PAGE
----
By Max Dorfman, Research Writer
The coronavirus pandemic and the financial challenges it presents have fueled growth in captive insurance – a form of self-insurance in which one or more entities establish their own insurance company. They also may insure the risks of organizations other than their major owners.
“Wholly owned” captives are set up by large corporations to finance or administer their risk financing needs. If such a captive insures only the risks of its parent or subsidiaries, it is called a “pure” captive. Multiple companies may also form a “group captive.”
Captive formations nearly doubled in 2020, according to a recent survey by Marsh. The global insurance broker and risk advisor’s survey of more than 1,300 captives also shows that gross written premiums in this area grew from $54 billion in 2019 to nearly $61 billion in 2020.
In January 2022, the National Collegiate Athletic Association (NCAA) board of governors unanimously approved a $175 million fund to create a captive for event cancellation. With insurers unable to cover risks related to the coronavirus pandemic – which falls under the umbrella of communicable diseases policies – because of the potential for unsustainable costs, the captive structure has become a more popular method to protect from losses.
The NCAA formed its captive after the 2020 NCAA basketball tournament was cancelled due to COVID-19, resulting in a $270 million payout – or about 40 percent of what the 1,200 participating schools would have earned for the tournament. In 2021, the NCAA limited the number of fans at the tournament, with the organization’s coverage allowing it to pay the total $613 million to members last year. However, their coverage for 2022 had expired, and communicable disease coverage was now difficult to find.
“When the NCAA looked to renew coverage for the 2022 tournament, a lot of it was going to look similar,” said John Beam, a broker for Willis Towers Watson, “but there is not coverage for communicable disease right now.”
The sports and entertainment industry experienced losses between $6 billion and $10 billion as the coronavirus pandemic raged on, with premiums in event insurance increasing between 25 percent and 50 percent. For many organizations, captive insurance provides a viable alternative for these risks.
Workers’ comp and captives
The coronavirus pandemic has also affected captive owners in the workers’ compensation field. Indeed, the pandemic, alongside the ensuing “Great Resignation,” during which employers have struggled to retain staff, has made many captive owners potentially more willing to pay workers’ comp claims, according to a panel at the recently held Captive Insurance Companies Association international conference.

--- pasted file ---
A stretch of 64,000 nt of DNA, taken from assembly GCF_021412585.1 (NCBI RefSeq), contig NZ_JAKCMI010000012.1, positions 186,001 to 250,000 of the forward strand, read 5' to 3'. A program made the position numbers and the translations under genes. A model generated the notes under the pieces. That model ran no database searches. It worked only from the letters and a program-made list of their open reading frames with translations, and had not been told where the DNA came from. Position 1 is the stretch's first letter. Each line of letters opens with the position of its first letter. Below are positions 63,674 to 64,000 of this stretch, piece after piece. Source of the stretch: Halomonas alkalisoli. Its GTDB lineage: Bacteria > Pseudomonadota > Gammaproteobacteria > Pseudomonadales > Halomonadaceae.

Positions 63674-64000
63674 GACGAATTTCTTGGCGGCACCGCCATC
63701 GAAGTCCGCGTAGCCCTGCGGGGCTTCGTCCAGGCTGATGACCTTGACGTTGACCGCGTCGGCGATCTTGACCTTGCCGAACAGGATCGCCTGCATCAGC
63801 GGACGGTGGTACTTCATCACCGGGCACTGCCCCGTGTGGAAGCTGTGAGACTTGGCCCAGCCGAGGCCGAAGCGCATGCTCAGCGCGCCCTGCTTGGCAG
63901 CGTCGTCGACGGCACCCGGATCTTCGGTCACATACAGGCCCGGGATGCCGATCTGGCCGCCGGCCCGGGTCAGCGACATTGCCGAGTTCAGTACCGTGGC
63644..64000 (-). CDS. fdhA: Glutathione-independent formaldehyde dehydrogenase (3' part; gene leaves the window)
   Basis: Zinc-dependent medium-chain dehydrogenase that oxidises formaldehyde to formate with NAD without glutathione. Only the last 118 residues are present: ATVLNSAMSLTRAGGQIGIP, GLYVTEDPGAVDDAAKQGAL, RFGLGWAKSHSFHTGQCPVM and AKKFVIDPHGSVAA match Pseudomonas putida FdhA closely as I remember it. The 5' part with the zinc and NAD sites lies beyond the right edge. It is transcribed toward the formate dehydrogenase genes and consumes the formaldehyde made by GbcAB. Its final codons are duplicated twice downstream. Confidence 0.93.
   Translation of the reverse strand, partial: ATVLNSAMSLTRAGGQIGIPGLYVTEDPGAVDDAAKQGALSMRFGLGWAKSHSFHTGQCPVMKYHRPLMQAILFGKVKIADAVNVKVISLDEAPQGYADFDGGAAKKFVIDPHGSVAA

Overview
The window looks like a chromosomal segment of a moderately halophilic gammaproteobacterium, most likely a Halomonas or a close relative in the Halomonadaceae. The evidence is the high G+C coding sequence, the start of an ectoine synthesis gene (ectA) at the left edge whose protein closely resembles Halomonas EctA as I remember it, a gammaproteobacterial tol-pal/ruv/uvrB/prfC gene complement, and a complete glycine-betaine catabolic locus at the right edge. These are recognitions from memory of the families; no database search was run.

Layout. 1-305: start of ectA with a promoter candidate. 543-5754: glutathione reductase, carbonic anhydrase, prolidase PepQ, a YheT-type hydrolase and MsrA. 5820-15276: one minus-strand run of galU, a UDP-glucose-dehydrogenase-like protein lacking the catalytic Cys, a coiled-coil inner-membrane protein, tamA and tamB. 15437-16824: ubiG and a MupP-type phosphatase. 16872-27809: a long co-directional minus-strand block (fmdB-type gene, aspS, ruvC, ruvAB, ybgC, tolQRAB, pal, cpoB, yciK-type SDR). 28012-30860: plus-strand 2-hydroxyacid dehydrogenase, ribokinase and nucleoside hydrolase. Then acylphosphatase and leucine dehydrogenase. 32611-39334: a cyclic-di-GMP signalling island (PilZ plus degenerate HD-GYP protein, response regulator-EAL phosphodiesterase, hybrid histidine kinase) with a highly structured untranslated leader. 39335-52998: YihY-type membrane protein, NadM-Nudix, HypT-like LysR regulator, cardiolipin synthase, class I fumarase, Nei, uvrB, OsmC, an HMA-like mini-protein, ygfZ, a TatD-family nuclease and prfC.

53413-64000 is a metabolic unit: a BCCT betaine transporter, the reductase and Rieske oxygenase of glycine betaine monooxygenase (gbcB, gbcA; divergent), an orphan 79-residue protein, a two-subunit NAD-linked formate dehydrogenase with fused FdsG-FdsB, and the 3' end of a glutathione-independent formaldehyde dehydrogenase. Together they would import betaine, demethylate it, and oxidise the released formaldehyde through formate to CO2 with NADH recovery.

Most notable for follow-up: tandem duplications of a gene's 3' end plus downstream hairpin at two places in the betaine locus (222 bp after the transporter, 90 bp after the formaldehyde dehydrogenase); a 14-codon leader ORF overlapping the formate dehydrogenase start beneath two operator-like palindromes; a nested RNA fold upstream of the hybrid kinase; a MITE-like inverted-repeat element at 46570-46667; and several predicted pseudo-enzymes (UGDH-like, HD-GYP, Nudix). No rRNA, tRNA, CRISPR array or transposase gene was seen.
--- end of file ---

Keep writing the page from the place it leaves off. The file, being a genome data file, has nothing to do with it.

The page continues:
Amy O’Brien, vice president of third-party administer sales at Gallagher Bassett Services Inc., a claims service provider, said the initial phases of the pandemic saw many insurers denying COVID-19-related claims. Claims asserting exposure at work were difficult to prove, and many captives questioned if the claims were associated with claimants’ work. Additionally, there were possible regulatory changes that these captives were concerned about.
“With medical costs continuing to rise, the most significant dynamic in terms of any company controlling their workers’ compensation costs and claims is ensuring that there are adequate tools in place to help mitigate medical costs for claimants under their workers’ compensation,” said Dustin Partlow, senior vice president at Caitlin Morgan Insurance Services and an expert in captive insurance solutions.
“But with omicron and the Great Resignation, we’re seeing a change where employers are saying, ‘What can I do to get this person back to work sooner?’” Gallagher’s O’Brien said.
Approximately 90,000 claims were processed by Gallagher Bassett that covered a COVID-19 issue, with over 60 percent of cases closed without payment, frequently due to the fact that there were no related medical expenses, O’Brien said. But the 40 percent that did result in a payment averaged $4,000 per case.
“The employee is more valuable now – so they are being treated right. The employer is saying: ‘What can I do to keep this person?’,” O’Brien added.